Pipelines from Tasks
The tasks themselves are already in the system by using the experiment manager. What’s important to note here though is that hyperparameters, scalars, and artifacts should be reported correctly because the pipeline will consider them to be the inputs and outputs of each step. In that way, a step can easily access for example the artifacts from a previous step.
So with the tasks as our steps this time, we really only need to add our control logic. And since we don’t have the main function as we had in the last video, we’ll put our control logic code in a dedicated
PipelineController script instead. Let’s start with a small example.
Our example pipeline will consist of three distinct tasks. The first task downloads some data and then uploads it to ClearML as an artifact.
In a future video, I’ll introduce you to ClearML Data which is actually our preferred way to handle data instead of uploading it as an artifact. So keep watching this getting started playlist if you want to know more.
The next task will preprocess that data. It has some hyperparameters here that configure the way the preprocessing is done. As you can see, the dataset
url parameter is still empty. When the pipeline is run, these hyperparameters can be overwritten by the output of the previous step. We’ll see how that’s done a little later in the video. After the preprocessing, we’ll upload the resulting training and test data as an artifact again.
The final task will train a model on the preprocessed data by downloading the train and test artifacts from the previous step. Again, the actual parameter, preprocessing task ID in this case, will be overwritten by the real ID when the pipeline is run. You can see here in my experiment list, that I already have these 3 tasks already logged.
Now comes our control logic. Let’s start by making a simple python script. We can create a
PipelineController object and give it a name and a project, it will become visible in the experiment list under that name because just like anything in ClearML, the controller is just a task, albeit a special type of task in this case.
Next, we can add some pipeline level parameters. These can be easily accessed from within every step of the pipeline. They’re basically global variables. In this case we’ll add a parameter that will tell the first step where to get the raw data from. This is very useful because we’ll see later that we can easily rerun our pipeline with a different URL.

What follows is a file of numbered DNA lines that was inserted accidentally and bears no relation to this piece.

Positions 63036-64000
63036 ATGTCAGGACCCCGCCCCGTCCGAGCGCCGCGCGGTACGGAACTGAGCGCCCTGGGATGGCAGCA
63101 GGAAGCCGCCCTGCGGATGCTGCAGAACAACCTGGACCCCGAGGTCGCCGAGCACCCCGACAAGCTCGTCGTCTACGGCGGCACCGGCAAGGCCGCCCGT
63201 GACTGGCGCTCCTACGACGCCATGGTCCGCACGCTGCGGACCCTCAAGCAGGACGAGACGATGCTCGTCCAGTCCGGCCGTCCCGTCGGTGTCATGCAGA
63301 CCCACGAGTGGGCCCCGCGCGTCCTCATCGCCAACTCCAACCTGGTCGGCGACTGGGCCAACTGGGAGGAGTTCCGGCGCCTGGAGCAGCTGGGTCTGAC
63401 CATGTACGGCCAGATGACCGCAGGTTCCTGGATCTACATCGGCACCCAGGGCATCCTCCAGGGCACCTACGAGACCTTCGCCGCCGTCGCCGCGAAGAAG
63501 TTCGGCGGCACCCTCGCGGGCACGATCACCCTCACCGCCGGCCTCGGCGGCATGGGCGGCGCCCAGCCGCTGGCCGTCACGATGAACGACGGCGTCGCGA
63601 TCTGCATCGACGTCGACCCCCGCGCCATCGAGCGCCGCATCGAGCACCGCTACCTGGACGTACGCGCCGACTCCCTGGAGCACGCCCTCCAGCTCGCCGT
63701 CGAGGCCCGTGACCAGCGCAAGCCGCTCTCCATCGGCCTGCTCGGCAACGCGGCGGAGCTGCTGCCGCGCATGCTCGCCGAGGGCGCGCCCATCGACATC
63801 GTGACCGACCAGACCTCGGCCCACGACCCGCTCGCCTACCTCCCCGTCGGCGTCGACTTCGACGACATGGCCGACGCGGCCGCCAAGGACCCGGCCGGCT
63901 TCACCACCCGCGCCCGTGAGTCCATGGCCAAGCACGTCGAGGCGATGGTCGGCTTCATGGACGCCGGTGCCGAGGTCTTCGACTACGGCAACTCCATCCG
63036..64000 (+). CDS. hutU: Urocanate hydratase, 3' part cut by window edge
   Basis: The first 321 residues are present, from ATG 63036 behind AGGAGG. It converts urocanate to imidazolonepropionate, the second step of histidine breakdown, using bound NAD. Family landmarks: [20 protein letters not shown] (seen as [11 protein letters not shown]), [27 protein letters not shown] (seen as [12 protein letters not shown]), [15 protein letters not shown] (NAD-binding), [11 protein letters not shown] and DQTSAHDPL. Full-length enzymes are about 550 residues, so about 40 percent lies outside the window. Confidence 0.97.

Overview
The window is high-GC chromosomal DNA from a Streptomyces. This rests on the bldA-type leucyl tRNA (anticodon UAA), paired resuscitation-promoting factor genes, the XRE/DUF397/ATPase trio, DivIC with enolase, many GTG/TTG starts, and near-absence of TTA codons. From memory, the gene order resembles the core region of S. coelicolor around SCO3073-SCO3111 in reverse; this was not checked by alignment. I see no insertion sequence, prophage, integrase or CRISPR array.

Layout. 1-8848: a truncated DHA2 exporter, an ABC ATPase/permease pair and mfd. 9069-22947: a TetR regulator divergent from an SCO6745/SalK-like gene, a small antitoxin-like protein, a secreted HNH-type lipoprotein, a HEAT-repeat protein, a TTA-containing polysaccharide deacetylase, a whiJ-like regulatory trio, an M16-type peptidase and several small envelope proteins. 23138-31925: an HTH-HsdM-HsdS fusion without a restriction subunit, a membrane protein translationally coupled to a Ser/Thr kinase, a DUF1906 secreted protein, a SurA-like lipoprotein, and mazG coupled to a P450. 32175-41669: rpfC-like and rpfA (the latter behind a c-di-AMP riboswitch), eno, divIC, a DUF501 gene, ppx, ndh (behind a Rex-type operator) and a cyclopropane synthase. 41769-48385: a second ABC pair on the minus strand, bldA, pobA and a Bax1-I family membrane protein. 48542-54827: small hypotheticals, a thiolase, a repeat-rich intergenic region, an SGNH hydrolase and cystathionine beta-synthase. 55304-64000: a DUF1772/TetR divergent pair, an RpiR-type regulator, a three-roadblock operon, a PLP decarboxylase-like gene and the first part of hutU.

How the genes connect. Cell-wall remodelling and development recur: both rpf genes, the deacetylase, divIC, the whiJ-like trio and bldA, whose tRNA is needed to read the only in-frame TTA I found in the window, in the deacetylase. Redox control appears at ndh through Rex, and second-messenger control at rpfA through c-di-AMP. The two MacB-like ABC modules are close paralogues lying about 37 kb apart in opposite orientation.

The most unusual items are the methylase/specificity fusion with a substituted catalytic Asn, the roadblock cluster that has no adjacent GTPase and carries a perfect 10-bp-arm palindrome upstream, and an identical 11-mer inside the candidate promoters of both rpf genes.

Now we can define our steps. Each step needs a name and some link to the original task. We can either give it the original task's ID or provide the task name and project, in which case the controller will use the most recent task with that name in that project.
For the next step we do the same thing, only now, we want the controller to know that we only want to run this step after the previous one has been completed. We can easily do that by providing the name of the previous steps as a list to the
The structure of your pipeline will be derived from looking at this
parents argument, so you can build your flow by defining the previous steps as parents for each following step in the pipeline.
Now we do the same for the final step. However, remember the empty hyperparameters we saw before? We still have to overwrite these. We can use the
parameter_override argument to do just that.
For example, we can tell the first step to use the global pipeline parameter raw data url like so. But we can also reference output artifacts from a previous step by using its name, and we can of course also just overwrite a parameter with a normal value. Finally, we can even pass along the unique task ID of a previous step, so you can get the task object based on that ID and access anything and everything within that task.
And that’s it! We now have our first pipeline!
Just like in the previous video, we can run the whole pipeline locally first, to debug our flow and make sure everything is working. If everything works as planned, we can then start it normally and everything will be enqueued instead. Your agents listening to the services queue will pick up the pipeline controller, clone the tasks that form your steps, override the necessary parameters and enqueue them into the
default queue, for your other agents to start working on.
After running the script you can go to the pipeline screen and see the same kind of output as we saw last video: a list of pipeline runs, and when we click it, we get a nice visual representation of the pipeline.
Now we can do all the same things that we could with a pipeline built from code. We can see the overall details of the pipeline itself and the logs of the pipeline controller.
When we select a specific step, we can see its inputs and outputs as well as its logs down here and even the original code.
Finally, we can also clone the whole pipeline and change its parameters by clicking on the + New Run button. This is the most powerful feature of all, as it allows us to really quickly rerun the whole pipeline with different parameters from the UI. The agents will take care of the rest!
In the next video of this Getting Started series, we’ll take a look at ClearML Data, for real this time. In the meantime, spin up some pipeline controllers yourself for free at app.clear.ml and don’t forget to join our Slack Channel, if you need any help.